HC Deb 17 November 1947 vol 444 cc824-8
The President of the Board of Trade (Mr. Harold Wilson)

With your permission, Mr. Speaker, I should like to make a short statement on the arrangements which I propose for making public the detailed results of the tariff negotiations at Geneva, the conclusion of which I announced to the House on 29th October. A White Paper dealing with the negotiations will be available when the Vote Office opens tomorrow morning. This will contain a short description of the scope and purpose of the Tariff Agreement concluded at Geneva and an assessment of the general results of the tariff negotiations for this country. It will also contain the texts of the general clauses of the Tariff Agreement and of two supplementary agreements with the United States Government and His Majesty's Government in Canada respectively the need for which arises from the adherence of the three Governments to the General Agreement. In addition, copies of the full tariff schedules annexed to the General Agreement which, owing to the extreme length, I regret it is not possible to publish with the White Paper, will be available in the Library of the House tomorrow morning. With the permission of the House, I will arrange for a fuller statement on this subject to be circulated in the OFFICIAL REPORT. I understand that my right hon. Friend the Leader of the House will do his best to make time available for a discussion of these argreements when there has been sufficient time for detailed study of their contents.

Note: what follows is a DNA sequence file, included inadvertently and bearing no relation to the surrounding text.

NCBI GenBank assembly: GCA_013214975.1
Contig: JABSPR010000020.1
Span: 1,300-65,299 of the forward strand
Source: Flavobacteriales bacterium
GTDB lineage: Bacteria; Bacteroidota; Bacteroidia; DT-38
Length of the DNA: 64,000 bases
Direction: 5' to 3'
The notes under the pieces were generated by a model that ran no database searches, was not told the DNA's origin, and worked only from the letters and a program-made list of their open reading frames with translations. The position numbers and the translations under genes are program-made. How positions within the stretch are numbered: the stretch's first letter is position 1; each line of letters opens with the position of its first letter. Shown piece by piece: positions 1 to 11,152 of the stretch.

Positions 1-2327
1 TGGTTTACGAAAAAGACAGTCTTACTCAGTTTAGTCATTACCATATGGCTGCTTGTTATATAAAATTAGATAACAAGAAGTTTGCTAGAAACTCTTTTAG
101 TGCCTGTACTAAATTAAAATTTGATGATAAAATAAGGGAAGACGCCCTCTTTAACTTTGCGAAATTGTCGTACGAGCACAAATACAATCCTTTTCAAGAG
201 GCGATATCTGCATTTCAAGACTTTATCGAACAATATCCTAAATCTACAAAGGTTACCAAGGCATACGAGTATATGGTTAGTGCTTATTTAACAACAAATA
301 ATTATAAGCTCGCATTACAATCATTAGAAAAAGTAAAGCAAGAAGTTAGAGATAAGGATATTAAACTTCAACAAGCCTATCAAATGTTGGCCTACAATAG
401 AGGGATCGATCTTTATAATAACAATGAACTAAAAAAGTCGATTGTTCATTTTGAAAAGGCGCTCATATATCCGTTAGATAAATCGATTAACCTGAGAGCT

Sir P. Macdonald

Will the right hon. Gentleman make available to the House the evidence which led up to these agreements, or the minutes of the meetings which took place? Otherwise we do not know why the agreements were reached.

Mr. Wilson

I do not know whether the hon. Gentleman is talking about the several hundred meetings we had in this country with representatives of different industries first, or the several thousand meetings which took place in Geneva in preparation for the agreements. It would not be possible, obviously, to issue the Minutes of any of those meetings.

Mr. Eden

I appreciate the difficulty in which the Minister is placed at the moment, but I would like to know whether the documents which he is laying tomorrow will be a complete statement of the concessions that we are making and that other members of the British Commonwealth are making and the terms of the concessions which we are presumably getting? Or will they be in some later documents?

Mr. Wilson

There will be a summary of the principal concessions made and gained on both sides, a statistical summary of the amount of trade involved and a list of the principal items. Obviously, it would not be possible to give a complete list of all the tariff changes, but this will be available in the schedules which will be available in the Library of the House.

Mr. Eden

What does the right hon. Gentleman mean by "summary"? Does he mean that the more important of the concessions on both sides will be totalled? One cannot sum up concessions. Either one says what they are or one does not say what they are. Would he be able to tell us tomorrow what the more important ones are on both sides? What is the procedure suggested?

Mr. Wilson